Key Energy-Saving Projects for Smaller Facilities Key Energy-Saving Projects for Smaller Facilities This presentation discusses how smaller industrial facilities can save energy...

  3. Analysing ZigBee Key Establishment Protocols

    E-Print Network [OSTI]

    Yüksel, Ender

    2012-01-01

    In this report, we present our approach for protocol analysis together with a real example where we find an important flow in a contemporary wireless sensor network security protocol. We start by modelling protocols using a specific process algebraic formalism called LySa process calculus. We then apply an analysis based on a special program analysis technique called control flow analysis. We apply this technique to the ZigBee-2007 End-to-End Application Key Establishment Protocol and with the help of the analysis discover an unknown flaw. Finally we suggest a fix for the protocol, and verify that the fix works by using the same technique.

  4. Another key Y-12 General Foreman remembered

    Broader source: All U.S. Department of Energy (DOE) Office Webpages (Extended Search)

    AFDC Printable Version Share this resource Send a link to EERE: Alternative Fuels Data Center Home Page to someone by E-mail Share EERE: Alternative Fuels Data Center Home Page on Facebook Tweet about EERE: Alternative Fuels Data Center Home Page on Twitter Bookmark EERE: Alternative Fuels Data Center Homesum_a_epg0_fpd_mmcf_m.xls" ,"Available from WebQuantity ofkandz-cm11 OutreachProductswsicloudwsiclouddenDVA N C E D B L O O D S TAPropaneandAn319Another key Y-12 General Foreman

  5. Keyes, California: Energy Resources | Open Energy Information

    Open Energy Info (EERE)

    AFDC Printable Version Share this resource Send a link to EERE: Alternative Fuels Data Center Home Page to someone by E-mail Share EERE: Alternative Fuels Data Center Home Page on Facebook Tweet about EERE: Alternative Fuels Data Center Home Page on Twitter Bookmark EERE: Alternative Fuels Data Center Home Page on Google Bookmark EERE: Alternative Fuels Data Center Home Page on QA:QAsource History View NewTexas: Energy ResourcesOrder atHills,NewKeithDelaware:DLRKettering,KeyTex Energy LLCKeyes,

  6. NERSC.COE.key.actions-4.pptx

    Broader source: All U.S. Department of Energy (DOE) Office Webpages (Extended Search)

    AFDC Printable Version Share this resource Send a link to EERE: Alternative Fuels Data Center Home Page to someone by E-mail Share EERE: Alternative Fuels Data Center Home Page on Facebook Tweet about EERE: Alternative Fuels Data Center Home Page on Twitter Bookmark EERE: Alternative Fuels Data Center Homesum_a_epg0_fpd_mmcf_m.xls" ,"Available from WebQuantityBonneville Power Administration wouldMass map shines light on77 PAGEMissionStressMoveMuncriefB ONERSCNERSC8 CoE Key Actions

  7. Composite keys? | OpenEI Community

    Open Energy Info (EERE)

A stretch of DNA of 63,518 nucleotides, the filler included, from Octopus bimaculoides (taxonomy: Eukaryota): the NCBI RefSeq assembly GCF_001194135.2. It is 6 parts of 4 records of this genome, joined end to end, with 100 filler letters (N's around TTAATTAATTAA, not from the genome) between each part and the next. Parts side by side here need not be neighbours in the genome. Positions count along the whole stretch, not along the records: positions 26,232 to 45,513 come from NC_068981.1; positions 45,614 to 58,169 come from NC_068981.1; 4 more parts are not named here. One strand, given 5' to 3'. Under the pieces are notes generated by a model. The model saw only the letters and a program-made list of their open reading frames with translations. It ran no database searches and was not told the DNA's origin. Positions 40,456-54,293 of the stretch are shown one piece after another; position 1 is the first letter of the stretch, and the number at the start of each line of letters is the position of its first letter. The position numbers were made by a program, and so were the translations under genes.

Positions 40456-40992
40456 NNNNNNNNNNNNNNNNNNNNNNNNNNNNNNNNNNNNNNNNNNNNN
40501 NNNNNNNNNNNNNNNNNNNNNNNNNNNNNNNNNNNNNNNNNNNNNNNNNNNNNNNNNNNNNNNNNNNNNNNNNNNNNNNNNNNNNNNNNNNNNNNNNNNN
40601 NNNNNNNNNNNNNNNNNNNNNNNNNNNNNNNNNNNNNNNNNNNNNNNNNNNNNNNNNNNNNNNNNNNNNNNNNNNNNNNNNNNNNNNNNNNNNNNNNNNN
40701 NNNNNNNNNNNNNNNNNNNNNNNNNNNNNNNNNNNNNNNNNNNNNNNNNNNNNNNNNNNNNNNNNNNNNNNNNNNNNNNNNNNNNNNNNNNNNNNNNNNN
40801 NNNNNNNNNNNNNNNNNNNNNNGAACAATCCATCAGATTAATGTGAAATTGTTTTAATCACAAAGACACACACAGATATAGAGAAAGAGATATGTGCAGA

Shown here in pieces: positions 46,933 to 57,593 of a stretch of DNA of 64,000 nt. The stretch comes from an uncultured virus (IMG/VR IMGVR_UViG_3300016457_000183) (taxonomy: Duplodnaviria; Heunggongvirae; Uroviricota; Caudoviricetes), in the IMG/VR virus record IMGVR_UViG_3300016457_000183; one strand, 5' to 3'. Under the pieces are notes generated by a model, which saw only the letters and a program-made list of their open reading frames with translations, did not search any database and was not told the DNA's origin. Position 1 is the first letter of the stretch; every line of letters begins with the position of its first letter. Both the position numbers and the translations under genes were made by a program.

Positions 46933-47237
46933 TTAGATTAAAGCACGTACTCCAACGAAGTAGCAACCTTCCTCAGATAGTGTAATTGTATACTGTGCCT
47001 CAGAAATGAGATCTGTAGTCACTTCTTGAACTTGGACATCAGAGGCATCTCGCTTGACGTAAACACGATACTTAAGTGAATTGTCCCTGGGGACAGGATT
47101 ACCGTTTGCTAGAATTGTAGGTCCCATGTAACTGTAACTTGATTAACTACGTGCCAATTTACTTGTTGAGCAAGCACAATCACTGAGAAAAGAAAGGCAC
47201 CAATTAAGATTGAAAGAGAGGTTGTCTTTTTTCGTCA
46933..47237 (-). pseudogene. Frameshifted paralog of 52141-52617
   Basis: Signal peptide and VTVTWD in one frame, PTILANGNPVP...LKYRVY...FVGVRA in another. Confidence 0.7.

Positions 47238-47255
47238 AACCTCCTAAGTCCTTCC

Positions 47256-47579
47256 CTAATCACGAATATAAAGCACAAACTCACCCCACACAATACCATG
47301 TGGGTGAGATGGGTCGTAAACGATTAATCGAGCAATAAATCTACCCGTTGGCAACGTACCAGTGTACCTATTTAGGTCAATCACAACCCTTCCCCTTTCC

AFDC Printable Version Share this resource Send a link to EERE: Alternative Fuels Data Center Home Page to someone by E-mail Share EERE: Alternative Fuels Data Center Home Page on Facebook Tweet about EERE: Alternative Fuels Data Center Home Page on Twitter Bookmark EERE: Alternative Fuels Data Center Home Page on Google Bookmark EERE: Alternative Fuels Data Center Home Page on QA:QA J-E-1 SECTIONRobertsdale, Alabama (Utility Company)| Open EnergyColoradoBiomassPlusComposite keys? Home >

  8. Fermilab | Science | Particle Physics | Key Discoveries

    Broader source: All U.S. Department of Energy (DOE) Office Webpages (Extended Search)

    AFDC Printable Version Share this resource Send a link to EERE: Alternative Fuels Data Center Home Page to someone by E-mail Share EERE: Alternative Fuels Data Center Home Page on Facebook Tweet about EERE: Alternative Fuels Data Center Home Page on Twitter Bookmark EERE: Alternative Fuels Data Center Homesum_a_epg0_fpd_mmcf_m.xls" ,"Available from WebQuantity of NaturalDukeWakefieldSulfateSciTechtail.Theory ofDid you not find whatGasEnergyfeature photo featureParticleDark matterKey

  9. Key Agency Targets Summary _FY 2012_.doc

    Broader source: All U.S. Department of Energy (DOE) Office Webpages (Extended Search)

    AFDC Printable Version Share this resource Send a link to EERE: Alternative Fuels Data Center Home Page to someone by E-mail Share EERE: Alternative Fuels Data Center Home Page on Facebook Tweet about EERE: Alternative Fuels Data Center Home Page on Twitter Bookmark EERE: Alternative Fuels Data Center Homesum_a_epg0_fpd_mmcf_m.xls" ,"Available from WebQuantityBonneville Power Administration would likeUniverseIMPACTThousand Cubic Feet) SoldDepartment ofKenThousandtheKevlar andKey5 B

  10. Key Actions for Optimizing for KNL

    Broader source: All U.S. Department of Energy (DOE) Office Webpages (Extended Search)

    AFDC Printable Version Share this resource Send a link to EERE: Alternative Fuels Data Center Home Page to someone by E-mail Share EERE: Alternative Fuels Data Center Home Page on Facebook Tweet about EERE: Alternative Fuels Data Center Home Page on Twitter Bookmark EERE: Alternative Fuels Data Center Homesum_a_epg0_fpd_mmcf_m.xls" ,"Available from WebQuantity ofkandz-cm11 Outreach Home Room NewsInformationJesse Bergkamp Graduate student Subtask 4Photo4> TheKevin Morris Title:AnaKey

  11. Bioenergy Key Publications | Department of Energy

    Office of Energy Efficiency and Renewable Energy (EERE) Indexed Site

    AFDC Printable Version Share this resource Send a link to EERE: Alternative Fuels Data Center Home Page to someone by E-mail Share EERE: Alternative Fuels Data Center Home Page on Facebook Tweet about EERE: Alternative Fuels Data Center Home Page on Twitter Bookmark EERE: Alternative Fuels Data Center Home Page on Google Bookmark EERE: Alternative Fuels Data Center Home Page on Delicious Rank EERE: Alternative FuelsofProgram:Y-12Power, IncBio Centers Announcement at theproduceƈ GOAL:Key